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A Pilgrim’s Feast

By Andrew McCarthy


It had already been a long slog. I’d started in the south of France, walked over the Pyrenees Mountains to Pamplona, trudged through the wine district of La Rioja, made my way in and out of Burgos, across the high and barren central plains, and past Leon. I was more then halfway into a five hundred mile trek along the Camino de Santiago, the ancient Pilgrim route across Spain. The trail ended in the Galician capital of Santiago de Compostela, where, according to the 8th Century Catholic Church, the bones of Saint James had been discovered. Religious dictate proclaimed that any pilgrim making the walk would receive a plenary indulgence and get half his time in purgatory knocked-off. Throughout the Crusades, this proved a very noble and popular pass-time, and then the pilgrimage began to fall out of favor. Centuries later, my reasons for walking the Camino were purely secular. I just needed a good long walk—or so I told myself.

After three weeks I had made few friends among the other pilgrims I encountered along the way. My schoolboy Spanish had proven woefully inadequate. I was lonely, tired, and unhappy. Yet I trudged on, knowing that failure would bring a disgrace even more unbearable than my current misery.

The talk along the route for several days had been of a steep gain in elevation that was to come, said to be even more challenging than the Pyrenees— which had nearly ended my journey almost before it began. I heard talk of Pilgrims hiring locals to transport their backpacks up to O Cebreiro, the small settlement atop the mountain. Some were rumored to have even hired a taxi for the climb (sacrilege for a true Pilgrim).

Just past dawn I set out alone—as usual—from Vega de Valcarce and began to make my way toward O Cebreiro. The terrain was rolling and lush. By mid-morning I arrived at a small village, beyond which, I knew from a glance, the mountainous climb began. Hungry, I searched for food and found a solitary restaurant. I pushed on the heavy wooden door and entered a deep, unlit room with dark furnishings. A small bar lined the wall to my left. I saw no one and called out. A man stepped through an open doorway behind the bar and I explained my needs as best I could. He told me the chef had yet to arrive, the restaurant wouldn’t open for a few hours. My pack sagged heavy on my back. It would be a long climb on an empty stomach. I turned to go.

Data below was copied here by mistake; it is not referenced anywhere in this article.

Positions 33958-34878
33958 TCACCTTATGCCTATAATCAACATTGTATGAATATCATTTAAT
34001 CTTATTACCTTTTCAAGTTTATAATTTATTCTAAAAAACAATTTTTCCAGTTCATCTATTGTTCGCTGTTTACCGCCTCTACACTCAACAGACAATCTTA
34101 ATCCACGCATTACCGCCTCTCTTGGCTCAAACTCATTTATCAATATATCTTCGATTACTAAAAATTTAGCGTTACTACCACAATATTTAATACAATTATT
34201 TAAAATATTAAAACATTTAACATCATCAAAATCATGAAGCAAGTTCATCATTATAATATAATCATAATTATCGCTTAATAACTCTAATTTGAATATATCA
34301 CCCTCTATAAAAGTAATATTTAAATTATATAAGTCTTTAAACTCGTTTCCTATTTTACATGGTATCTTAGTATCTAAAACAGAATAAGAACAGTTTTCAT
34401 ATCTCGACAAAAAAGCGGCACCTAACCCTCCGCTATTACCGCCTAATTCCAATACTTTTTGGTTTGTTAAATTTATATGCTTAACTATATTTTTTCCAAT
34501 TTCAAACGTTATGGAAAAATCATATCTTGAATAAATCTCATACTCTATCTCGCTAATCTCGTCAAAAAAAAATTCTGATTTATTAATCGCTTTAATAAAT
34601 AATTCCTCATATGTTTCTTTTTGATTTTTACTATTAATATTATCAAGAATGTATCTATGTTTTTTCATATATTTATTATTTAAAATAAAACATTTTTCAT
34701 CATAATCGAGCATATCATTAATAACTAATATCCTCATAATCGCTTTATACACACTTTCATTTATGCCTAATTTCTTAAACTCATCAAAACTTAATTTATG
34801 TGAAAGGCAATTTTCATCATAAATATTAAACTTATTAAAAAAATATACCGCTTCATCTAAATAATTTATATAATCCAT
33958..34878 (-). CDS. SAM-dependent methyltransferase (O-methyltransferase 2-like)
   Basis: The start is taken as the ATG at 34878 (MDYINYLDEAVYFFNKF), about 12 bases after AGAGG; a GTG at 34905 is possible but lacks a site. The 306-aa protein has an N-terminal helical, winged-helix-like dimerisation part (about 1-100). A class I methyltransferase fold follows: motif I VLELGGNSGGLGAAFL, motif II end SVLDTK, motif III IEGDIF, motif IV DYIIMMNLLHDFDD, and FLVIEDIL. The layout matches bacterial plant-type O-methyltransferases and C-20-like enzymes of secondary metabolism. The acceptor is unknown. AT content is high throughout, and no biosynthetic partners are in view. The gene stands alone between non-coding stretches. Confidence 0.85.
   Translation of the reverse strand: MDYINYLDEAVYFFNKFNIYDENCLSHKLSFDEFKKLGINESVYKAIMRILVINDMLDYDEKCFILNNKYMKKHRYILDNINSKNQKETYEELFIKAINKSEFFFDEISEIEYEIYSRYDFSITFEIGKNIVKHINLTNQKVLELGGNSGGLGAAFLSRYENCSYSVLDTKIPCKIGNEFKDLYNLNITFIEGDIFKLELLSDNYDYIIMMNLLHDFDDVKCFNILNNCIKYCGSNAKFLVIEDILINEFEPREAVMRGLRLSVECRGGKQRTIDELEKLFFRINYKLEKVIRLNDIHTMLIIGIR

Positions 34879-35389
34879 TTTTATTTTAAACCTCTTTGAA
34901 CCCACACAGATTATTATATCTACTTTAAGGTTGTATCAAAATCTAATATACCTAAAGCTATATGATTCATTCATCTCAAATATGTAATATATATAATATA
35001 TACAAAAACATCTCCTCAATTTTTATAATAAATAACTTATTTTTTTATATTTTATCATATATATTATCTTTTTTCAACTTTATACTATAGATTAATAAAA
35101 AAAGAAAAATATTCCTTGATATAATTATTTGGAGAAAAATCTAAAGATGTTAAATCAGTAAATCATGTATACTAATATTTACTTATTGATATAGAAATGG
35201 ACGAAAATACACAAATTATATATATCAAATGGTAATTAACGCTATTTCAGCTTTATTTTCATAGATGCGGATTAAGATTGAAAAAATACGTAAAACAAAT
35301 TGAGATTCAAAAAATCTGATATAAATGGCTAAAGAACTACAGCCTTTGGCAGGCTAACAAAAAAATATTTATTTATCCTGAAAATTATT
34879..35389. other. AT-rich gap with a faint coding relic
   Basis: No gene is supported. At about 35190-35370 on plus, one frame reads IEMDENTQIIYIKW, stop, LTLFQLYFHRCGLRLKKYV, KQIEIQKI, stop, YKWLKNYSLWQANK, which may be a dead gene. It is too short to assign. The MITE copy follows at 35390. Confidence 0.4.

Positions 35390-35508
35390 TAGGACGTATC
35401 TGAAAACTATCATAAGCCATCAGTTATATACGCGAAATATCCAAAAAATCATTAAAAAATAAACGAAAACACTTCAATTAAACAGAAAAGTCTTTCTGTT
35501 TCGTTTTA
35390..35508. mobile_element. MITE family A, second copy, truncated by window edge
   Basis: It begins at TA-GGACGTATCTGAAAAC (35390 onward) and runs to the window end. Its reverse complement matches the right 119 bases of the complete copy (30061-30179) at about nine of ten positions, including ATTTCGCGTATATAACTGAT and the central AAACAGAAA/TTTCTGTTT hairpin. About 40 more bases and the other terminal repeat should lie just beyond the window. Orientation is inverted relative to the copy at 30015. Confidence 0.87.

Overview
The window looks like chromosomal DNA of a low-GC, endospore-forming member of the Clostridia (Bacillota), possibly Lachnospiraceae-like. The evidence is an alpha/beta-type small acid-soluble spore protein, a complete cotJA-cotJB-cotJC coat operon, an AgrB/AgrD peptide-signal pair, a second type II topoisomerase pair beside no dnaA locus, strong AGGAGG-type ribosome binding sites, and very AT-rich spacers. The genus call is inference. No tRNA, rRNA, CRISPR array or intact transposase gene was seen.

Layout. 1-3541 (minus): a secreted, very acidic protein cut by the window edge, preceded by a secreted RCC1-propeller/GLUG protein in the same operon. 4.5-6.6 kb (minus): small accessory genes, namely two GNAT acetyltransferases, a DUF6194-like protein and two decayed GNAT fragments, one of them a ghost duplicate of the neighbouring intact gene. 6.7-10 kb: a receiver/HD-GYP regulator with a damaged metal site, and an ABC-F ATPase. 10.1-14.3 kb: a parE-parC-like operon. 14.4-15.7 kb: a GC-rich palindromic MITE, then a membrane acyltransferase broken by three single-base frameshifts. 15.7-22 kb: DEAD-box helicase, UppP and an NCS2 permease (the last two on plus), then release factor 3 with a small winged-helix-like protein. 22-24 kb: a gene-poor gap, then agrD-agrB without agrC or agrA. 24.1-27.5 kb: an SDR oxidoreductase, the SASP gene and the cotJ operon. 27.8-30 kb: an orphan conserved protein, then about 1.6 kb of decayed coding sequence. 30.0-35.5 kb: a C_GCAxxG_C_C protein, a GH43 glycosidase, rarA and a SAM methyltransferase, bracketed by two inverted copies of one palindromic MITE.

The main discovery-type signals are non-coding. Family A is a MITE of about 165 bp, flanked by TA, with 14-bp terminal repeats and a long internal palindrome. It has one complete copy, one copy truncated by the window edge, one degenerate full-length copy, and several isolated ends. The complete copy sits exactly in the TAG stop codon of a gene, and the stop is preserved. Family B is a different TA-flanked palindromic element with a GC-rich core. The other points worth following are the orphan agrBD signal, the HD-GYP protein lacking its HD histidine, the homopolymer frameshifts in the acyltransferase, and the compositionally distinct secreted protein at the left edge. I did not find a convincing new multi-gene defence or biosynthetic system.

As I reached the door he called after me. “Espera,” he said. I stopped. With obvious reluctance he told me he had just returned from a morning of fishing, would I care for some trout? I disliked fish but appreciated his generosity. I sat down to wait in the dark. Twenty minutes later he reappeared and presented a plate of two small, whole trout, with crisp Serrano ham wedged inside. The rest of the plate was bare. “Trucha a la Navarra,” he said. “A local dish.” He left me, and without enthusiasm I picked up my fork.

The white flesh literally fell from the bone. The ham was as dense and rich as the fish was light and moist. I ate slowly and with great care. Alone in the shadowy room, over an early lunch, I felt myself finally arrive in Spain.

Finished, my host returned and we chatted. My Spanish suddenly had a confidence it had lacked for weeks. We talked of the Camino, of fishing, of America. We parted friends and I marched up to O Cebreiro without strain. I felt like the man I would have liked myself to be, but rarely was. The next two weeks passed in a blaze of synchronicity and fellowship and I strode into Santiago de Compostela filled with a gratitude and joy that I haven’t forgotten in fifteen years.


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